Old-Fashioned Fairy Book, The


(An old nursery tale told from memory.)

ONCE there lived a widow, whose only child was a pretty girl named Peggy. Peggy loved to play by the water-side with her young companions, and one day a large frog hopped out of the water and sat gazing at her with a loving smile.

"What a queer frog!" cried Peggy.

"I am a queer frog," he remarked, to her surprise. "Go back, Miss Peggy, and tell your mother that I want to marry you."

Peggy ran to fetch her mother to see the talking frog. When the mother came, the frog dived down[269] into the water and brought up in his mouth a rich gold chain and a jewelled ring.

"This will I give the mother, and much beside," he said, laying the chain at the mother's feet; "and this ring with many like it is for my bride, if Peggy will marry me."

"Say yes, Peggy," whispered the mother, who was a covetous woman. "Of course you can't marry a frog, but you may get the gold and jewels all the same."

Peggy burst out crying, but her mother nudged and poked her in the side till she said "yes," in a very sobbing voice.

The frog bowed politely, laid the gold chain and the ring at their feet, dived down, and immediately brought up gold cups and silver dishes, with many rare jewels set into them. Peggy's mother gasped for joy as he heaped all these riches on the grassy bank. She ran up to the house, and found a basket which would hold them. While she was gone, the frog said nothing, but stood looking at Peggy and sighing from time to time. Peggy sat under a tree, and cried and sobbed. At last the frog spoke:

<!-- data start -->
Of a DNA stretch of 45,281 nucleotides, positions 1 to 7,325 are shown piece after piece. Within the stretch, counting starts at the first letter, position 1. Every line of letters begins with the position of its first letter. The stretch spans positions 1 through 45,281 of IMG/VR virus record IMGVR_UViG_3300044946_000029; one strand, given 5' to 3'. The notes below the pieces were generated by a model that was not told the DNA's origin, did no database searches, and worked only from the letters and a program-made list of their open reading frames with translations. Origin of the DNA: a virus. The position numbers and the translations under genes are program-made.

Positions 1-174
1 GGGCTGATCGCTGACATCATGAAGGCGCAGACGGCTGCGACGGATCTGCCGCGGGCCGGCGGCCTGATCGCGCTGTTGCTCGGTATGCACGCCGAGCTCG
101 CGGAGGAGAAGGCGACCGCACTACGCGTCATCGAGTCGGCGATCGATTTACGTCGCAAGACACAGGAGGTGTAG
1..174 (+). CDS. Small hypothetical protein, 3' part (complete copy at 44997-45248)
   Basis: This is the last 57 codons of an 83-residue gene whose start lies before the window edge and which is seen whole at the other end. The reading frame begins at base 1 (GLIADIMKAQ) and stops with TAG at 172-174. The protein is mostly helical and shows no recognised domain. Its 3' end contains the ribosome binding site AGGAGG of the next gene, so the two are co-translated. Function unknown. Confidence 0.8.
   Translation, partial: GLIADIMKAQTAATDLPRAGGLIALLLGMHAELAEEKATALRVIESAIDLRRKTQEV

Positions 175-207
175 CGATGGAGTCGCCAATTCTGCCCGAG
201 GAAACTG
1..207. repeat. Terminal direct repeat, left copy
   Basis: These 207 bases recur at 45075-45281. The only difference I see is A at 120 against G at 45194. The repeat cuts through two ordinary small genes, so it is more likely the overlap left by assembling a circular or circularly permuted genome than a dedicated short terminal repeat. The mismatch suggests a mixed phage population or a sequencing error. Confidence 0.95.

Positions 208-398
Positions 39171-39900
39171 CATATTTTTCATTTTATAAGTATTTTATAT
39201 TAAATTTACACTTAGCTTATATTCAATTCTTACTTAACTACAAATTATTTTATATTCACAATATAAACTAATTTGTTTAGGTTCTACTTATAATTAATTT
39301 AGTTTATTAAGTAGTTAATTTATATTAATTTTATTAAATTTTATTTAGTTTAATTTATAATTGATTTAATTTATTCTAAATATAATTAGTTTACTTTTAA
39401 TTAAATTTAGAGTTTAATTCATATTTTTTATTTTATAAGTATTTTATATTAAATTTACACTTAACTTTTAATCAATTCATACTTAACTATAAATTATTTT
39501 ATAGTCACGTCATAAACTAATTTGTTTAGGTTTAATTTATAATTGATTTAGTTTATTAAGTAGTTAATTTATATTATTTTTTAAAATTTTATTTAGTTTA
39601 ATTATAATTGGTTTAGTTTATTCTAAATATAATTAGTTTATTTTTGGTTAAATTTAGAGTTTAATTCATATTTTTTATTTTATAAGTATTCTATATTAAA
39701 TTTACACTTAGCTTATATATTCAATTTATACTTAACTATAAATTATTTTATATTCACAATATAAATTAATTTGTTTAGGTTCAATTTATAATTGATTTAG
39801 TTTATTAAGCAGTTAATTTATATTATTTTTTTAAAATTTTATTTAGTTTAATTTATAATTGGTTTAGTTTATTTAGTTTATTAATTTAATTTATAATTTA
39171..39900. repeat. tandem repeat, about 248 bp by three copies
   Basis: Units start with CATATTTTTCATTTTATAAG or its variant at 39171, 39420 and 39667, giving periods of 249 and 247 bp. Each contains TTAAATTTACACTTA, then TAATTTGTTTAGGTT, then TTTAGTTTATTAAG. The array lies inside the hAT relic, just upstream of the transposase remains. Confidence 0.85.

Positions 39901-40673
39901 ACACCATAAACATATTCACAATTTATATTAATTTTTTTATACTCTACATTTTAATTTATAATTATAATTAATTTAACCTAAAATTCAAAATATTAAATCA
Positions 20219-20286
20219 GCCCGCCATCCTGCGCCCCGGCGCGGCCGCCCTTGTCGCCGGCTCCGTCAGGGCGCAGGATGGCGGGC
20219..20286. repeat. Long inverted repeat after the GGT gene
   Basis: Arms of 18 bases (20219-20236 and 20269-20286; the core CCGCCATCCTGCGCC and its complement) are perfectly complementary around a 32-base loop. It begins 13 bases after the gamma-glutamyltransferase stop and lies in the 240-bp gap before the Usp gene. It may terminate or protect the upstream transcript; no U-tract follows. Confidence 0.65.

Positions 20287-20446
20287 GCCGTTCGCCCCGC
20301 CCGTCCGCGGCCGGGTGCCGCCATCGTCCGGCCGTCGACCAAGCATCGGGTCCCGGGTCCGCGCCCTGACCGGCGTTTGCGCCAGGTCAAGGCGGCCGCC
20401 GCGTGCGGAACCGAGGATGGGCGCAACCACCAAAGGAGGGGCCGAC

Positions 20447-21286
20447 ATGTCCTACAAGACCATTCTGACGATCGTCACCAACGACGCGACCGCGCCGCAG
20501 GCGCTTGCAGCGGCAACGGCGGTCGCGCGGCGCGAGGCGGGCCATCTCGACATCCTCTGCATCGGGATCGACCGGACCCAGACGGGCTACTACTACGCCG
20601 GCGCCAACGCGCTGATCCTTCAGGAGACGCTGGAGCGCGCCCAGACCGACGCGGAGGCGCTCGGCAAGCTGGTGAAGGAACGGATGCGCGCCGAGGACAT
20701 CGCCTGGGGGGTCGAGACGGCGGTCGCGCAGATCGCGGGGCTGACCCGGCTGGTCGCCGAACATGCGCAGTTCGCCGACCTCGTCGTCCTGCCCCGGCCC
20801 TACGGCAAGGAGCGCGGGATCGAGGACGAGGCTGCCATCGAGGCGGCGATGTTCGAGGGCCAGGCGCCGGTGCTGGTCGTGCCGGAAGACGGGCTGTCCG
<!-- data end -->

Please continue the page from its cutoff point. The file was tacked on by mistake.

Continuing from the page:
"Don't forget your bridegroom, Miss Peggy. This[270] day year I shall come to fetch you," and he hopped into the water with a splash.

Peggy's mother sold one of the cups for a large sum of money, and furnished their house all new. She bought gay clothes for herself and Peggy, and went to church quite regularly, since she had so much finery to show. Peggy forgot all about her promise to the frog, and the year passed by rapidly.

On the appointed day, however, the widow and Peggy were sitting at the table when they heard a knock at the door. They peeped out, and saw, to their dismay, the frog, dressed in a green and gold suit, and carrying a jewelled sword. Peggy gave a scream, and ran and hid in the cupboard, while the mother tripped to the door, and bade her strange guest good morning.

"I am sorry, but Peggy is from home to-day," she said.

"Oh! never mind. I will come in and wait awhile," answered the frog; and in he hopped cheerfully, and took a seat at the table. Peggy's mother was too angry to offer him food, but the frog helped himself and ate out of Peggy's plate. He stayed and he stayed, and all the time Peggy crouched in the cupboard, cramped and hungry. He stayed till night came; and at last poor[271] Peggy, falling asleep, burst open the cupboard door, and tumbled out upon the floor.

The frog ran to pick her up, before her mother could get there.

"You are a little late, my dear," he said politely. "But I can see very well in the dark, so we may set out at once, for my palace in the pond."

In vain did the widow beg and plead. The frog would not give Peggy up, until the poor girl herself went down on her knees and implored him to let her off for another year. At length he promised to go, if she would be ready to marry him that day year. Peggy said "yes," and off went her suitor, after having laid a purse of gold in the widow's lap.

"It might have been worse, Peggy, so cheer up," said the woman, clapping the purse in her pocket. "A year is a long time, and perhaps he will forget you."

Vain hope! That day year, Peggy was spinning beside her mother, when the frog knocked at the door. This time, he was dressed in blue and silver, and his hat had a waving plume; but he looked more hideous than before.